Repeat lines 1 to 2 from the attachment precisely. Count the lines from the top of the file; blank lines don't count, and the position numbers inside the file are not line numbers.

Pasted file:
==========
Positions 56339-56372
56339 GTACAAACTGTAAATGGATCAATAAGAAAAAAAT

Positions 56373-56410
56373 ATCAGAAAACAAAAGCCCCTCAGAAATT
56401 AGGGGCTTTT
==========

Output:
Positions 56339-56372
56339 GTACAAACTGTAAATGGATCAATAAGAAAAAAAT